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Dublin: 15 °C Wednesday 30 July, 2014

‘We had been completely written off. They said that we were finished’

Portumna ready to re-establish heavyweight credentials in their AIB All-Ireland semi-final against Na Piarsaigh.

Hayes: tomorrow will be his sixth All-Ireland semi-final with Portumna.
Hayes: tomorrow will be his sixth All-Ireland semi-final with Portumna.
Image: INPHO/Donall Farmer

PORTUMNA ARE BACK where they belong, in an All-Ireland senior hurling semi-final.

And this time they have a point to prove.

“We had been completely written off,” Damien Hayes says of those wilderness years from 2010 to 2013 that didn’t even yield a county championship, a dispiriting barren spell for a club that won three AIB All-Ireland titles in the space of four seasons.

It could have been even better had Ballyhale Shamrocks not torpedoed their bid for three-in-a-row in the 2010 decider.

Then the slump set in.

“[They said] that we were finished and other teams were taking over.”

Other teams like county rivals Clarinbridge and St Thomas’s, both of whom used the Galway championship as a springboard for success on their way to maiden All-Irelands.

It proved that club hurling out west has never been as competitive and, under new management in Franky Canning and Mike Monaghan, that would have to be the cornerstone of Portumna’s revival.

“Everyone will ask them questions, “do you think you’ll get back?” or whatever, and we did.”

After so many years of dominance, what happened?

Lads retired and lads were tired and got married and got better jobs. Lads were on the road more.

It was commitment too so there probably was a bit of tiredness in the set-up.

“In 2012 we were disappointed with the way things went. We were knocked out in the quarter-final stage and that is the most dangerous stage in Galway club hurling. You haven’t played a game in eight to ten weeks so and you play a few challenge matches but anything can happen in a county quarter-final.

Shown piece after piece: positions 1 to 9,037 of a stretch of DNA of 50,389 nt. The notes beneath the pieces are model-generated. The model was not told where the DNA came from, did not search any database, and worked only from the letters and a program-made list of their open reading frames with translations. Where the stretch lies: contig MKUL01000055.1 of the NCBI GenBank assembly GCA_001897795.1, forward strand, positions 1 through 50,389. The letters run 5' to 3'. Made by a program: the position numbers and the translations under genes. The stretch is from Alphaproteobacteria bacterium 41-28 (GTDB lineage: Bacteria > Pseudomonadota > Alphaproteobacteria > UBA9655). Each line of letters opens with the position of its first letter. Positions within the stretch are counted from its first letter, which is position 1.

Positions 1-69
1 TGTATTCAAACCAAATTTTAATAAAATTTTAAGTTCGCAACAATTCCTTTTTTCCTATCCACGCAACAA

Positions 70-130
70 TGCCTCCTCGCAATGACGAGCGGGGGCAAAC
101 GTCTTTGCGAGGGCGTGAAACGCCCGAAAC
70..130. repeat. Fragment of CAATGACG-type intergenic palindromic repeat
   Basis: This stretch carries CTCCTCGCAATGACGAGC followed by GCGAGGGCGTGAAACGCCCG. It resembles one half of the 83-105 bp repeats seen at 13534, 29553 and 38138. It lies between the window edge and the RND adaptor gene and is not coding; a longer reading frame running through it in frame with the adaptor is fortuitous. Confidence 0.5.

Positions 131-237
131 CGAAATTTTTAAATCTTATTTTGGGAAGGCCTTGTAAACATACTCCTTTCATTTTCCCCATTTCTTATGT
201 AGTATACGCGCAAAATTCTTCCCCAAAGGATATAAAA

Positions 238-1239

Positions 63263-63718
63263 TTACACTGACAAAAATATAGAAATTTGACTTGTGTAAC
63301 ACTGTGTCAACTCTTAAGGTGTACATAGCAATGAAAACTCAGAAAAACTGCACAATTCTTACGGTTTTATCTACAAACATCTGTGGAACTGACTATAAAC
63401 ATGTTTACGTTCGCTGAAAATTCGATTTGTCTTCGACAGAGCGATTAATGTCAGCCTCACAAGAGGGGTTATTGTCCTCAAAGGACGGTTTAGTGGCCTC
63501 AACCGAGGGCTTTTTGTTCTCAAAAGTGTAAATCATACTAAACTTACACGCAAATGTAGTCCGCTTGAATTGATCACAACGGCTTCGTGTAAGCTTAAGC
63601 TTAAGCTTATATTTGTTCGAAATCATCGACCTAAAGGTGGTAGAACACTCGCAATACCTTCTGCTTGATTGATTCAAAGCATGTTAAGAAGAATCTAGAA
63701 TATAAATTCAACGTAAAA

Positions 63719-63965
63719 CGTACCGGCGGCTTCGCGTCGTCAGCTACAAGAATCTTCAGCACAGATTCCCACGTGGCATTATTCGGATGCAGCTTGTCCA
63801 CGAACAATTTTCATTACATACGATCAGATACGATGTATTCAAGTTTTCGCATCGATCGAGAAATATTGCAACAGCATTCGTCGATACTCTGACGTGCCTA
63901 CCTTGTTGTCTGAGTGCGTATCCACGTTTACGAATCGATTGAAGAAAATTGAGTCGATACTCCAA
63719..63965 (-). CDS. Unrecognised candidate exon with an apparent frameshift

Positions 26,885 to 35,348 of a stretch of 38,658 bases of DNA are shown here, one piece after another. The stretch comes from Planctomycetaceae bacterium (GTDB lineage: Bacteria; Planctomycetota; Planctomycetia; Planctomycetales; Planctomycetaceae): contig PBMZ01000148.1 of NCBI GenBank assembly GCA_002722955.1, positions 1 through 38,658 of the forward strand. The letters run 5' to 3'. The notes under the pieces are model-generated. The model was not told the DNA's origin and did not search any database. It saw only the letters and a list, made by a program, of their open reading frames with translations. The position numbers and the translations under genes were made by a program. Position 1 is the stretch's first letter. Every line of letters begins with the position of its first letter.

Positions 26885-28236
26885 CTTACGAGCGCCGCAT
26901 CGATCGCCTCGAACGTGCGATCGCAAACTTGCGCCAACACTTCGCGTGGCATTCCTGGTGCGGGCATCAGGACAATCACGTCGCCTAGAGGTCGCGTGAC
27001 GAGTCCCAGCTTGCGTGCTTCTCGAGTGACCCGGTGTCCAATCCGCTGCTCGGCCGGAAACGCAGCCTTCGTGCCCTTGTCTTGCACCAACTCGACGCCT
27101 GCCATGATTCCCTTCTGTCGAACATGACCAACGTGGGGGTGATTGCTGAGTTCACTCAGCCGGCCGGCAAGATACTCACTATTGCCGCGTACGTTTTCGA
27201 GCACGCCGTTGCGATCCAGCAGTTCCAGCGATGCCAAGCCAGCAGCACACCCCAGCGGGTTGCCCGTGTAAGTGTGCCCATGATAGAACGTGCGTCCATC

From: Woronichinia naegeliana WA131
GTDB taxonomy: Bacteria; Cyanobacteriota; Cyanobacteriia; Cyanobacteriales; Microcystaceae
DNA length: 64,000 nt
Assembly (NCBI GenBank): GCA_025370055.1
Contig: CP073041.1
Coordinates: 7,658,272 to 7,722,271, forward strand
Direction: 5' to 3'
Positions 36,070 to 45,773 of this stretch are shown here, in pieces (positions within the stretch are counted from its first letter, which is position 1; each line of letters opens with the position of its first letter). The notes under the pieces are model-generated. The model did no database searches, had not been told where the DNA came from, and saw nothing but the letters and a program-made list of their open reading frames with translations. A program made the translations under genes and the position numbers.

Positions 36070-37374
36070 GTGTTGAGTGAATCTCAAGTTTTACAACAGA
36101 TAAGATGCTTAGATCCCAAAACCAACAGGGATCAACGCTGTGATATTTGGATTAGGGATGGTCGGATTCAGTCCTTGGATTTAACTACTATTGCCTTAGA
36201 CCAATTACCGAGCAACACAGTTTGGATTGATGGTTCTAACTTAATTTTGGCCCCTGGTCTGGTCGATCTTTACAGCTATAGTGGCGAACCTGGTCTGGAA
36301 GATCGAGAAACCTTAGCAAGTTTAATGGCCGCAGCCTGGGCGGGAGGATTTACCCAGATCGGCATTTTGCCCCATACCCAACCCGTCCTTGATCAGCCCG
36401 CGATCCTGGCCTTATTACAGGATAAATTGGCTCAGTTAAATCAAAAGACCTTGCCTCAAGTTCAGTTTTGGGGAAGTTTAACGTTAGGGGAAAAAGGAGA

“We got pipped by a point.”

The 2013 quarter-final, a nail-biter against Adrahan, proved to be just as pivotal. It was Hayes who settled matters with a puck of the ball deep into injury time and he knows that it stood to them, both in their semi-final against St Thomas’s which went to a replay and the county final, where they blasted Loughrea aside to win by seven.

“If memory serves me right, I think we were two points down with about three minutes to go and we came back and won it by a point, which was great.

“We didn’t play great on the day and it was a kind of cold, winterish day but it was great to have won by a point.

It gave our squad a bit of confidence because we hadn’t got past the quarter-finals in the two previous years so it was nearly a monkey off our back and we were in the last four again.

Munster champions Na Piarsaigh will provide a stern test of their title credentials in Semple Stadium tomorrow, with the winners likely to be hot favourites for the Croke Park decider on St Patrick’s Day.

“It felt like a bit of a gap,” Hayes says, “but it was great to get back.”

Damien Hayes dishes the dirt on his Portumna teammates

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